Remembering the victims

Violence: With a memorial wall, the state's attorney's office in Howard pays tribute to those killed in the county.

April 22, 2004|By Lisa Goldberg | Lisa Goldberg,SUN STAFF

Leeann Kotler looked up at the baby-blue wall filled with white doves and aimed her camera at one bird in particular - the one painted in memory of her friend, Nancy Riggins, who disappeared from her Elkridge home nearly eight years ago.

Taniah Taylor, who was just 6 years old in 1990 when a soldier killed her father, Joseph Taylor, in a fit of random violence, made the long trip from her home in Pennsylvania's Poconos to see her father's dove.

Percy Thomas traveled from New York City to see the birds painted in honor of his brother and 8-year-old niece, Ed and Olivia Thomas, both victims of a drunken driver's actions on New Year's Day 2000.

Yesterday, all three said they were grateful that the state's attorney's office had remembered their loved ones - who died violent deaths in Howard County - even years later.

"It hurts to be here," Thomas said during a ceremony dedicating the dove-filled wall in the state's attorney's victim witness unit. "But thank you from the bottom of my heart for remembering and speaking to my brother and niece."

Officials with the Howard prosecutor's office formally unveiled the memorial wall yesterday with a ribbon-cutting to mark the observance of this year's Victims' Rights Week. With family and friends of some of the 53 victims whose deaths are marked on the wall crowded in the office, Howard prosecutor Timothy J. McCrone said his office wanted to "pay tribute" to those who died violent deaths in the county.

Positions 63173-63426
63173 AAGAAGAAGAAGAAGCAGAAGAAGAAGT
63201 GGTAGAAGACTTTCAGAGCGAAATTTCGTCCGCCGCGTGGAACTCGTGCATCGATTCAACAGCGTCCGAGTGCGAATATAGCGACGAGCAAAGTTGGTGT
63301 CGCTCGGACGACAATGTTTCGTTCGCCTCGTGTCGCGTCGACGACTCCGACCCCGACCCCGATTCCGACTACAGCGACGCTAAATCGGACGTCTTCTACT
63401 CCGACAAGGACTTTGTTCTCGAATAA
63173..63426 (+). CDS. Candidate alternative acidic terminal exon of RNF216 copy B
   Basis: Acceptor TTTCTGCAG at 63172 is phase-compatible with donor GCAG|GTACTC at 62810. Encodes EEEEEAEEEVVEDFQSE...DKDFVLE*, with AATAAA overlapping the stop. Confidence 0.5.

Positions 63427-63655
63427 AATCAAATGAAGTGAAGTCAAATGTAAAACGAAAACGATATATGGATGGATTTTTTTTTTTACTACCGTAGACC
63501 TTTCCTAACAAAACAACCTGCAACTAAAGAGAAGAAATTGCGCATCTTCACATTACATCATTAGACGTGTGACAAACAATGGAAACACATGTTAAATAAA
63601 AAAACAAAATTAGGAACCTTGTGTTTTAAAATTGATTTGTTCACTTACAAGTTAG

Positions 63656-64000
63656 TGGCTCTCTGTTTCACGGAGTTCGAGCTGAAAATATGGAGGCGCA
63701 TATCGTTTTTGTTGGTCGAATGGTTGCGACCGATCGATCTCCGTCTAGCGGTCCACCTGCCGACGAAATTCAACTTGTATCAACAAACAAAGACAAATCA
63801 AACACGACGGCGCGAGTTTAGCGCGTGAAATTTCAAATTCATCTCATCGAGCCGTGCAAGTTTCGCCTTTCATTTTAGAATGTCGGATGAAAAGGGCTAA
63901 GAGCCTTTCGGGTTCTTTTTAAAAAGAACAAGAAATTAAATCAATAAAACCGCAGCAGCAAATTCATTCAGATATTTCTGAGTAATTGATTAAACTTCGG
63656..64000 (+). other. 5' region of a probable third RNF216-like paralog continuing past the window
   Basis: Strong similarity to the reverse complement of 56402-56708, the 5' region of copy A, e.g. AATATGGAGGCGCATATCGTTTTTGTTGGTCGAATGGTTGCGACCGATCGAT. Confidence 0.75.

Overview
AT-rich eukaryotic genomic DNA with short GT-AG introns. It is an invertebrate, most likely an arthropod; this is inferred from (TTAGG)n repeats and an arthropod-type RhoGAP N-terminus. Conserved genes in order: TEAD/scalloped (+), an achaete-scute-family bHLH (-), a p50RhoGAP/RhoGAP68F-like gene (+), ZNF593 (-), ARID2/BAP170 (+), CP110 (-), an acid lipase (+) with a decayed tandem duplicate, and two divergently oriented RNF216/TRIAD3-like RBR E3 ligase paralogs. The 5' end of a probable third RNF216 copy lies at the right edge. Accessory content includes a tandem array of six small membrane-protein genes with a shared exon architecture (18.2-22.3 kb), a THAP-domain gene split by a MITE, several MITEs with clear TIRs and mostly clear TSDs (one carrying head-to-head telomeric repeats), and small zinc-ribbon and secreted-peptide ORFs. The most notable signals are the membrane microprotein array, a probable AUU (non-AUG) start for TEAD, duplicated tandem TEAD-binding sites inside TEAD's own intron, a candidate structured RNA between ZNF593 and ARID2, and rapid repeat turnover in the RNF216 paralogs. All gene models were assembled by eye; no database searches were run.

"In this office, victims are never forgotten," he said. " ... Each one of these names has a special connection to people in this office."

The brainchild of Shirley Harbin, who leads the victim witness assistance unit, the wall includes victims' names from 1979 and from as recent as last month.

But the wall is only partially complete. Harbin said she has found more victims' names from the past 25 years. "I can't say I'm happy to be here because of the circumstances that brought us all together," said Walter Vassiliev, whose 17-year-old son, Ben, was fatally poisoned in January last year. "But I'm glad to have the opportunity to get to meet everyone ... and find a way to offer each other some understanding, consolation and hope."

Kotler, who came to the memorial with two of Nancy Riggins' friends, Susan Austin and Karen Edwards, took photos for Riggins' mother and sisters, who could not attend. A Howard County jury convicted Riggins' husband of murder in 2001. Her body has never been found.

"It was just important for us to be here for Nancy," Kotler said. "We still miss her dearly."

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